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Know first about some of our Artists and their Companies on our ARTIST SPOTLIGHT leading up to Volume IV, Issue II.! Learn a little about who they are and what they are most passionate about!


Today’s SPOTLIGHT is:

Kat Rhodes // RoadWork



WEBSITE: roadworkdance.org

THREE WORDS THAT DESCRIBE YOUR CHOREOGRAPHY: 
Human, Narrative, Intimate

ABOUT Kat
Kathryn Dean Rhodes is a Texas native who received her BFA in dance from SUNY Purchase in December of 2010.  While in attendance, she started cultivating her craft and presenting work for various school related projects such as Downtown Cabaret, Culture Shock, and Purchase Wide Open. In her final year, she was invited to showcase her work at The Performing Arts Center at Purchase College and at Dancewave, held at Long Island University, as a representation of choreography for SUNY Purchase.   As a senior, Kathryn and other Purchase students from varied disciplines, started an art collective which has achieved great success, and continues to thrive in New York City.  The Hoover Dam Collective attracts and seeks diverse New York City artists, and provides a medium for the artistʼs work to be shown. Kathryn has showcased a bulk of her work for the HDC, at venues which include Station 171, Spike Hill, Red Lotus Room, The Living Room, The Slipper Room and many others. She has also accepted a position with The Vis-a-Vis Project as the Dance Curator and has great expectations for its future.  Kathryn premiered a new work at the Festival in June 2012. Sheʼs presented work at the 2012 Reverb/APAP Choreographic Showcase, which received great acclaim, and has since continued teaming up with artists and self producing several shows in Brooklyn NY.  Since Graduating, she has worked with Doug Varone,  Zoe|Juniper, Nelly Van Bommel, Nora Petroliunas, and Pam Tanowitz. Visit roadworkdance.org if you want to learn more about Kat Rhodes and her company RoadWork.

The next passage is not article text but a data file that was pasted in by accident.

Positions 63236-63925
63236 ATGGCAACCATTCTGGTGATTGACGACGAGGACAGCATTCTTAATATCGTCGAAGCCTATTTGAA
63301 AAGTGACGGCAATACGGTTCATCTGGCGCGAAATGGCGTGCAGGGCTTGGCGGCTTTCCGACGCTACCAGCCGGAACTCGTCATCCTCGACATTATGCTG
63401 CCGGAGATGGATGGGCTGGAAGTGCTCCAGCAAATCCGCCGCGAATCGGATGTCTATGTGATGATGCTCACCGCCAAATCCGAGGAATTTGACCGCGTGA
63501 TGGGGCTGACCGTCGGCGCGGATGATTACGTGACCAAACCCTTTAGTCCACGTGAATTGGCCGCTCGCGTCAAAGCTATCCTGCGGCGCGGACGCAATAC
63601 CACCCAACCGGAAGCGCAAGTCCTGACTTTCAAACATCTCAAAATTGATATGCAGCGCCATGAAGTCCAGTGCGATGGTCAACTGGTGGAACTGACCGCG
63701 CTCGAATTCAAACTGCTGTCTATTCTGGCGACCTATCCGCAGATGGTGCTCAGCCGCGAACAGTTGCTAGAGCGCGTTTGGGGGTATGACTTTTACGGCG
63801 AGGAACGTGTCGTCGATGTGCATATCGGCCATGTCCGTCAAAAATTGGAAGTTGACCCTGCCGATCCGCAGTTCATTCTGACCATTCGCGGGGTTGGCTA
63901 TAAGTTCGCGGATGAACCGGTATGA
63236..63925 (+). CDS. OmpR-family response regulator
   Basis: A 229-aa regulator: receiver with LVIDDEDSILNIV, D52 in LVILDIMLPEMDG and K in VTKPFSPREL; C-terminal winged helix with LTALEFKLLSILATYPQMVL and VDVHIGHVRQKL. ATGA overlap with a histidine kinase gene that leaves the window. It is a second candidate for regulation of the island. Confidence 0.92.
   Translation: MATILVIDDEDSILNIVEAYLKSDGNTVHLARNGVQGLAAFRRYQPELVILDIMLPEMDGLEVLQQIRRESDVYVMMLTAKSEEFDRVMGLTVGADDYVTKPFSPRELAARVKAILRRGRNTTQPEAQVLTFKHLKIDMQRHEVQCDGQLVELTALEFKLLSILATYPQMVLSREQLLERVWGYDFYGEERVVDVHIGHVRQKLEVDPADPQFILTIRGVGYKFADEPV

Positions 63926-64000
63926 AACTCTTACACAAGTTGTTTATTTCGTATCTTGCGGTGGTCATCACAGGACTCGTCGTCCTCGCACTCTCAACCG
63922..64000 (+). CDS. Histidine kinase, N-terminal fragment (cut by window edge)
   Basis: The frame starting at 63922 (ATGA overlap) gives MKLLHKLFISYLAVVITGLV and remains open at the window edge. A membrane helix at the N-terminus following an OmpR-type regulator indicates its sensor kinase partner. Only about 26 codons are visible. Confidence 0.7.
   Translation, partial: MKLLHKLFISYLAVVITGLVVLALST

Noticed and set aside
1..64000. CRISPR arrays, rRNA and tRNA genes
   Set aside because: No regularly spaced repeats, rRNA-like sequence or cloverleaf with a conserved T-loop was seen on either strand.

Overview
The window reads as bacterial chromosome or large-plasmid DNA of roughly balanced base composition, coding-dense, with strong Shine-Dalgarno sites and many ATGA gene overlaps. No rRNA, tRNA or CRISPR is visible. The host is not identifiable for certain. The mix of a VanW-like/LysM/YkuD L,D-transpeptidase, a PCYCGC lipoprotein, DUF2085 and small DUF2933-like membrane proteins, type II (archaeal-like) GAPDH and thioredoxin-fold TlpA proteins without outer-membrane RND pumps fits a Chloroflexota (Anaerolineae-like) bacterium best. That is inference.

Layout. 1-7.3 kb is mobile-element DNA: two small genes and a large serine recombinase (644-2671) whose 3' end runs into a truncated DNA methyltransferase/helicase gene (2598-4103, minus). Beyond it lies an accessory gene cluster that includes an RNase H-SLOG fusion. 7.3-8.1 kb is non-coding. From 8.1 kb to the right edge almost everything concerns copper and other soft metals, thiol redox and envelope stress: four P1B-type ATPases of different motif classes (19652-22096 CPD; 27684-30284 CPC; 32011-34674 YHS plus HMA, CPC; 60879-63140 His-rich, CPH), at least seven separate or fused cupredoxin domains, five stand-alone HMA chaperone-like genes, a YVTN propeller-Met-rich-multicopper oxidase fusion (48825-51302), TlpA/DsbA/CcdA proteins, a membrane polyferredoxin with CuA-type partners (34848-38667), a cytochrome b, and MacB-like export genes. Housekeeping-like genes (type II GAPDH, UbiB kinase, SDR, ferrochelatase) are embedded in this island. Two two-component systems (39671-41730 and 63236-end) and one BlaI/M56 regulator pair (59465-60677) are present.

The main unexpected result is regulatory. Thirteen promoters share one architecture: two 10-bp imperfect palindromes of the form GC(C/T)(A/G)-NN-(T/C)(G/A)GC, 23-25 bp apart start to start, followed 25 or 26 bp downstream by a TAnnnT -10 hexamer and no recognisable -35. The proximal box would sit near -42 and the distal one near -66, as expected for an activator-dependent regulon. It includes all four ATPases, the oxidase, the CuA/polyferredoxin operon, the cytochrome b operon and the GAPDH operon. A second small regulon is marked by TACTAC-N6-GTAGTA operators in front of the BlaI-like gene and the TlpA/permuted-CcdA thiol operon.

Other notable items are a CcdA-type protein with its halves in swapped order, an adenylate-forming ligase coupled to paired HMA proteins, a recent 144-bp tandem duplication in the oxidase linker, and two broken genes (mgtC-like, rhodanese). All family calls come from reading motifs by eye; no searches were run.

ABOUT Kat’s CREATIVE PROCESS 
My Process is rooted in the art of Narrative.  Its a highly communal experience that centers around spontaneity, storytelling, and improvisation with my dancers. For me its about finding the best way to retell a story, a fact, something historic, through dance in the most compelling and accessible way possible.

Do you work in other mediums other than dance? Any other special talents? 
In addition to dance, Kat has done a lot of collaborative work in Film. She has a highly visual nature and appreciates work that centers around that.

What artists are you influenced by? Why so?
Some of her influences include Pina Bausch, Doug Varone, Crystal Pite, and Nora Petroliunas. Kat is drawn to choreographers that play with human themes and narrative.

Say what you want to say! Have a quote you live by?
"One must still have chaos inside oneself to be able to give birth to a dancing star" - Nietzsche

FOLLOW RoadWork
FACEBOOK: facebook.com/RoadWork

Check out RoadWork at Volume IV, Issue II., on Saturday, August 23rd at 7:30pm + Sunday, August 24th at 7pm!

Volume IV, Issue II. is happening August 22-24!!! 
Get your tickets 
HERE!

ARTIST SPOTLIGHT #8: Stephanie Acosta with Jesse Young